35 Pages Posted: 16 Jan 2013 Last revised: 30 Jan 2013
Date Written: January 28, 2013
In the mid-2000s, U.S. anti-opium policy intensified with a goal of reducing the resources available to Afghan insurgents. To achieve this objective, I show that opium suppression efforts must accurately distinguish between insurgent and non-insurgent suppliers. The required level of accuracy will be particularly high if demand for opium is inelastic and if the insurgents' initial market share is large. Empirically, I show that demand for Afghan opium is relatively inelastic, that the market share of Taliban-heavy areas is large, and that enforcement has primarily impacted non-Taliban territory. Consequently, anti-opium efforts have significantly increased the drug-trade resources flowing to the Taliban.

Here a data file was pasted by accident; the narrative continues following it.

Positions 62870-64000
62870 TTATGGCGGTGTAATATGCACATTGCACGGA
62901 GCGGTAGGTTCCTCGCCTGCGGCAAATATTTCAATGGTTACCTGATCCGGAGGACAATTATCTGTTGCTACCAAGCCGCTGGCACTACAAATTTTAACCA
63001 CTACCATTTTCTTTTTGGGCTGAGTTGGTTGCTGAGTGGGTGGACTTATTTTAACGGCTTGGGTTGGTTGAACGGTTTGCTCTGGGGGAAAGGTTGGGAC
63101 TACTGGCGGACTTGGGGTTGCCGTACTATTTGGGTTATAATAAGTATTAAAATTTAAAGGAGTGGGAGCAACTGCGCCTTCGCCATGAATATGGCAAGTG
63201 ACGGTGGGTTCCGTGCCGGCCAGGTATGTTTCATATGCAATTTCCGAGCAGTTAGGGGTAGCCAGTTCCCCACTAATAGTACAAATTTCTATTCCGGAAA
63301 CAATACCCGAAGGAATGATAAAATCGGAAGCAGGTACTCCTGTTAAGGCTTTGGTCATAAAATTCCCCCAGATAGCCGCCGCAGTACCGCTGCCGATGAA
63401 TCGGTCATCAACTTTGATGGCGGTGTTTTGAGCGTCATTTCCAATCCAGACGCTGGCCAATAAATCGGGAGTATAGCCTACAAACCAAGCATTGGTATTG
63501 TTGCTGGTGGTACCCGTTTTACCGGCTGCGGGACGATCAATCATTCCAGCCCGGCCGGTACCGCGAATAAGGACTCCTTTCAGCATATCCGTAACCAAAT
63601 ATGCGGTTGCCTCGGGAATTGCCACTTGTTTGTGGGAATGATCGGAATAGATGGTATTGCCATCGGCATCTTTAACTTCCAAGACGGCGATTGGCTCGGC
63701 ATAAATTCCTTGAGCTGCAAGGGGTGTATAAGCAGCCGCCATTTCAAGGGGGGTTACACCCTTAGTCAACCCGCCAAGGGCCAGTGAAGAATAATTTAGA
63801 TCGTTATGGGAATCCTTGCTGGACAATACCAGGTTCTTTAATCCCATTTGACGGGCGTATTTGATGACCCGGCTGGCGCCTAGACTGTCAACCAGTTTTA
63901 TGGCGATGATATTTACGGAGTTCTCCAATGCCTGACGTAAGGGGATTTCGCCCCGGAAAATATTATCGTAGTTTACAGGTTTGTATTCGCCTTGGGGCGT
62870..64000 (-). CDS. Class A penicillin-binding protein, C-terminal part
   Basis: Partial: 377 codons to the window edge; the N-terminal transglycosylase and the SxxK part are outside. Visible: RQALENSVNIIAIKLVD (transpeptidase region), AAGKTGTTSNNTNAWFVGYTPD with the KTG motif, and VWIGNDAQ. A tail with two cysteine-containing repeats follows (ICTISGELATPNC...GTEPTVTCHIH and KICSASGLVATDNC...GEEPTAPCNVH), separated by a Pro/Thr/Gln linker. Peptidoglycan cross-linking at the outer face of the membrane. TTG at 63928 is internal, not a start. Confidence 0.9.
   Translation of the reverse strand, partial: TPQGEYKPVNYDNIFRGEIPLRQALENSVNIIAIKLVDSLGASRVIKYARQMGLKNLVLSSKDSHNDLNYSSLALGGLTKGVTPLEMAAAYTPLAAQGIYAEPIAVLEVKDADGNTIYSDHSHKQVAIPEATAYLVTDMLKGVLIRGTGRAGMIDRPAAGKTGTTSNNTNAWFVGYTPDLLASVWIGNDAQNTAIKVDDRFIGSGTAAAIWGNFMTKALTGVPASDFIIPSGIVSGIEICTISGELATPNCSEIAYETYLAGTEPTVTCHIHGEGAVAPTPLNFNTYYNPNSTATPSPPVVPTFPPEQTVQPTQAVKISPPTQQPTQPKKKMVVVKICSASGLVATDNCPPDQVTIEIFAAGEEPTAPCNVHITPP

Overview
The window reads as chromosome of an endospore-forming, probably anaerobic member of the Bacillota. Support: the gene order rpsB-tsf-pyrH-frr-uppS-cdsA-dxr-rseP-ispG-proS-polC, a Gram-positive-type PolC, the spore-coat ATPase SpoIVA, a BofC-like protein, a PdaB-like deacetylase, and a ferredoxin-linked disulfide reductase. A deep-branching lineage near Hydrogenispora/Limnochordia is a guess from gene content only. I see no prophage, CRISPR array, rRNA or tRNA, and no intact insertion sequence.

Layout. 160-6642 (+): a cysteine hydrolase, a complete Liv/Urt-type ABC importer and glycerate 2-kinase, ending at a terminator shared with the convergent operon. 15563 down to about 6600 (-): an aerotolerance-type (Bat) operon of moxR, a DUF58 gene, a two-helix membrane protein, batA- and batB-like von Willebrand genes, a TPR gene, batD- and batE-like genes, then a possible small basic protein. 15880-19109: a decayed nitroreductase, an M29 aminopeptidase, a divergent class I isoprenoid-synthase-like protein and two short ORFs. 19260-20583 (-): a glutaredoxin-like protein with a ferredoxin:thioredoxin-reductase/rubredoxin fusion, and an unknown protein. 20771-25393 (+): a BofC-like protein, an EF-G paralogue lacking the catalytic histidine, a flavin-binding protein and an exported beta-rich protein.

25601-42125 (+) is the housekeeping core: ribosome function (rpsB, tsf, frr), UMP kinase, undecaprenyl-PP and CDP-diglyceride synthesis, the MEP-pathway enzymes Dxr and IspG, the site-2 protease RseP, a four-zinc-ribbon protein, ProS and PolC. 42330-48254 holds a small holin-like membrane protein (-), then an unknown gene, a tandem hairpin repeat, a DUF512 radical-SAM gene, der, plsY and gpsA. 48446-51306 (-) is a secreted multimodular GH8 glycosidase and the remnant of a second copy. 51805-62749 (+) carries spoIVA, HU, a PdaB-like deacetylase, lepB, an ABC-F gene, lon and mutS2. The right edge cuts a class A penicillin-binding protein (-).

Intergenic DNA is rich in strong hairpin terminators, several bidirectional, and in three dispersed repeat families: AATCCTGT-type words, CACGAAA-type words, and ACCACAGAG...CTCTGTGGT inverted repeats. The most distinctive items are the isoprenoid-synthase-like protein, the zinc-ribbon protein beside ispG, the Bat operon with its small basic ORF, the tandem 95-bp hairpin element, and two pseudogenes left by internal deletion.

Keywords: National Security, Drug Control Policy, Policy Evaluation, Economics of Crime, Economics of Insurgency
JEL Classification: H56, D78, H50, H00
Suggested Citation: Suggested Citation
Clemens, Jeffrey P., Evaluating Economic Warfare: Lessons from Efforts to Suppress the Afghan Opium Trade (January 28, 2013). Available at SSRN: https://ssrn.com/abstract=2201172 or http://dx.doi.org/10.2139/ssrn.2201172
By Robert Brown